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Discussion Starter #1
This is a repeat suggestion regarding gas plugs being difficult to remove, this seems to be an ongoing problem for members. It almost has become necessary to write a disclaimer when offering suggestions, otherwise you risk being pecked to death by the Crows waiting to pounce, try contributing.

I am aware of the downside issues of doing the following procedure.

The next time you have your Gas Cylinder Lock off, don't attempt this with the Lock on the rifle, drill a small hole at the six o'clock position on the bottom of the Lock, center the hole if possible. This allows you to put a drop of Kroil, or some other agent, into the threaded area of the plug. This works well for shooters that store their rifles for periods of time between use. If you use Ball powders, which I have found to be troublesome in plug removal, add two drops.

If I sound a little Crankky, it was a long drive to Tucson and back from Kerrville. Art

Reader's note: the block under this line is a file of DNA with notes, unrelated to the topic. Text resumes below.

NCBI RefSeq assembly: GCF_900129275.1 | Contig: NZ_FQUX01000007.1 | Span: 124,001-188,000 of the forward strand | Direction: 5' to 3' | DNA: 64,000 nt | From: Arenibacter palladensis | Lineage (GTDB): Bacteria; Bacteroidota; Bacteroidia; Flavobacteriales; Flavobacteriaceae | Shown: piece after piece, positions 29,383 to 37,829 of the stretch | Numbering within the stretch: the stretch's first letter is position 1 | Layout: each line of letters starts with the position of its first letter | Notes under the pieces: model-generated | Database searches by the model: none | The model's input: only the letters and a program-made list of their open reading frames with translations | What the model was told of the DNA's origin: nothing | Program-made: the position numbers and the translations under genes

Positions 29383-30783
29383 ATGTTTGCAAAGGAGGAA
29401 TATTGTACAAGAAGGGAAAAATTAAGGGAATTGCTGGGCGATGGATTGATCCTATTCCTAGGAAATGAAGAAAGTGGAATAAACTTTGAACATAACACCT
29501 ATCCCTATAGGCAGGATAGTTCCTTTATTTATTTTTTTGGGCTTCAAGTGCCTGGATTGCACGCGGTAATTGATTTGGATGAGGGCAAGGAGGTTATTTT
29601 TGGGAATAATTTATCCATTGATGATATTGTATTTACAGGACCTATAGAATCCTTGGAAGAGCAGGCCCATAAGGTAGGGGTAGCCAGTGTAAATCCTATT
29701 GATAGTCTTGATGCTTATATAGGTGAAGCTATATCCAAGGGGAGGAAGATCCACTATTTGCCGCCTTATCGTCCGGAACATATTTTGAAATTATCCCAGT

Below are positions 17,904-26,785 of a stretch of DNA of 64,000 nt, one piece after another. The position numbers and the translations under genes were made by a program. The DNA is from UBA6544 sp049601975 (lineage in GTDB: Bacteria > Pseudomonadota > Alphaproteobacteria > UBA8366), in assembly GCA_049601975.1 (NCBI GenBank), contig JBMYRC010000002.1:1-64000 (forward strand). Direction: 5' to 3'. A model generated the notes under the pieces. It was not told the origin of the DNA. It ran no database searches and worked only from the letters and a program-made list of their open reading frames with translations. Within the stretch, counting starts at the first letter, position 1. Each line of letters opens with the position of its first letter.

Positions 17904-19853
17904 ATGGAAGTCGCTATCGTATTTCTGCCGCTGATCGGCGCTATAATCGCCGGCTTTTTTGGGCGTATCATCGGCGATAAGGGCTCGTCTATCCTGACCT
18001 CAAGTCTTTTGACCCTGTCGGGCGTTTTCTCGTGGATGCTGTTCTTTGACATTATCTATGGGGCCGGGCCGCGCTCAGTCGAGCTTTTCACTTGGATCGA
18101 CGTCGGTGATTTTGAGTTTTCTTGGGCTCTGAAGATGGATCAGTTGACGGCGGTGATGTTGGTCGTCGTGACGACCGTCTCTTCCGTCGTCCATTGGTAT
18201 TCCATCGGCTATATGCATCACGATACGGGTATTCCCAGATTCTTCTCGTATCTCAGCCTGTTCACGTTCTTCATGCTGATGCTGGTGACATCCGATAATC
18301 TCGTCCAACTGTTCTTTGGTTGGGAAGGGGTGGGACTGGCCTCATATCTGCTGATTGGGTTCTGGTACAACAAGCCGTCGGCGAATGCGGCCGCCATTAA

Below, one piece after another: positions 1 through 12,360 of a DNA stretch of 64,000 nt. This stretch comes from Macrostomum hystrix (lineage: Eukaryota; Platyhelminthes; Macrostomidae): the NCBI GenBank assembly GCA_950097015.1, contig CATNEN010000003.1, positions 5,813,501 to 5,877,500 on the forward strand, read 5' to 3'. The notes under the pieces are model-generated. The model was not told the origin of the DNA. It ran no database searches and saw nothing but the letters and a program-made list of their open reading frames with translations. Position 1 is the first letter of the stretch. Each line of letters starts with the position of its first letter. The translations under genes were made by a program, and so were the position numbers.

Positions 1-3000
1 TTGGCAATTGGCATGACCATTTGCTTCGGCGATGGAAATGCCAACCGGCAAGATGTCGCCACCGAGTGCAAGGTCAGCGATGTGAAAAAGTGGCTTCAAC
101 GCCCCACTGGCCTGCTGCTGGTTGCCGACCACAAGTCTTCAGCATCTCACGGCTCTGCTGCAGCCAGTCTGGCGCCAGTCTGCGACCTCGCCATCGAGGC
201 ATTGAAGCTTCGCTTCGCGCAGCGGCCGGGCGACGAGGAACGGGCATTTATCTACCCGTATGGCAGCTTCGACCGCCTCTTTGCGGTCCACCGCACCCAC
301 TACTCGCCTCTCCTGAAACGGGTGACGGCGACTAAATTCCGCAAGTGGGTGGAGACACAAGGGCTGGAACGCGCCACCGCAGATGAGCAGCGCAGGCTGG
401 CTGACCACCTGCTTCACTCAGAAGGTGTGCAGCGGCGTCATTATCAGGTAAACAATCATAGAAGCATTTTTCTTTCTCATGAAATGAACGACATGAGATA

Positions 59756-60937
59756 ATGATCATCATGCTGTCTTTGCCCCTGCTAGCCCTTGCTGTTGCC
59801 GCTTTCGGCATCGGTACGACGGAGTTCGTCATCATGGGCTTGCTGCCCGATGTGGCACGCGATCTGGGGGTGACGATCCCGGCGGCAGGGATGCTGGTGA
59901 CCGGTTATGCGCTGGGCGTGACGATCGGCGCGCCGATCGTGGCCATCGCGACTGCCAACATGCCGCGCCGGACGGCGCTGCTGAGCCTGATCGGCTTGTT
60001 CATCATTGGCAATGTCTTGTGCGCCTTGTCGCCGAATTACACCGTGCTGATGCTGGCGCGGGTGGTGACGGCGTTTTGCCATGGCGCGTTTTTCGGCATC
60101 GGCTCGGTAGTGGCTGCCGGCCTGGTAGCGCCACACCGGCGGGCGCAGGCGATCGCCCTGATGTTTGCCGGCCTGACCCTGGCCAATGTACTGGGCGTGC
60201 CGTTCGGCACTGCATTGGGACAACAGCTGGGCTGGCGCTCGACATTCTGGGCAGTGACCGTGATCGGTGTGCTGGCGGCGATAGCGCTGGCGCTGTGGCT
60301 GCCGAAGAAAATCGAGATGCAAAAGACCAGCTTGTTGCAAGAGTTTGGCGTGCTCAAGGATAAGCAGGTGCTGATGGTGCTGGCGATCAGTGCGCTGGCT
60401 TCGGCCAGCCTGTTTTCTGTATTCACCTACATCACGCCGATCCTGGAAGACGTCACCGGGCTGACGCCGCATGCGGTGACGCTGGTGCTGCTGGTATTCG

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Good info Art.

Would a thin layer of decent quality grease on the gas plug threads as well as the flat portion behind them help reduce this situation? I personally do this and have never had a gas plug get stuck. I feel this goes with your drilling the hole idea since it's taking the precaution to keep this from happening.

On a side note, I've noticed these threads mostly pertain to new SA Inc. rifles where the gas plug has been tightened to Blue Spec. Rarely hear about it happening on any other rifles with the plug properly installed.

What was going on in Tucson?
 

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Thanks for the tip Art.

I personally like to use anti seize, as used on spark plugs.
 

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Shotgun choke tube lube works for me, Garands and M1A's. Plug stays down tight but comes out with no probs when you need it out.
 

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Thanks for the info Art. I too have found that the initial removing of the GP was the hardest. When cleaning the GC, every 4-500rds, I clean all the residue off the threads, and coat with Shooters Choice All Temp grease. Retighten per specs. Never had a problem after the initial disassembly. dozier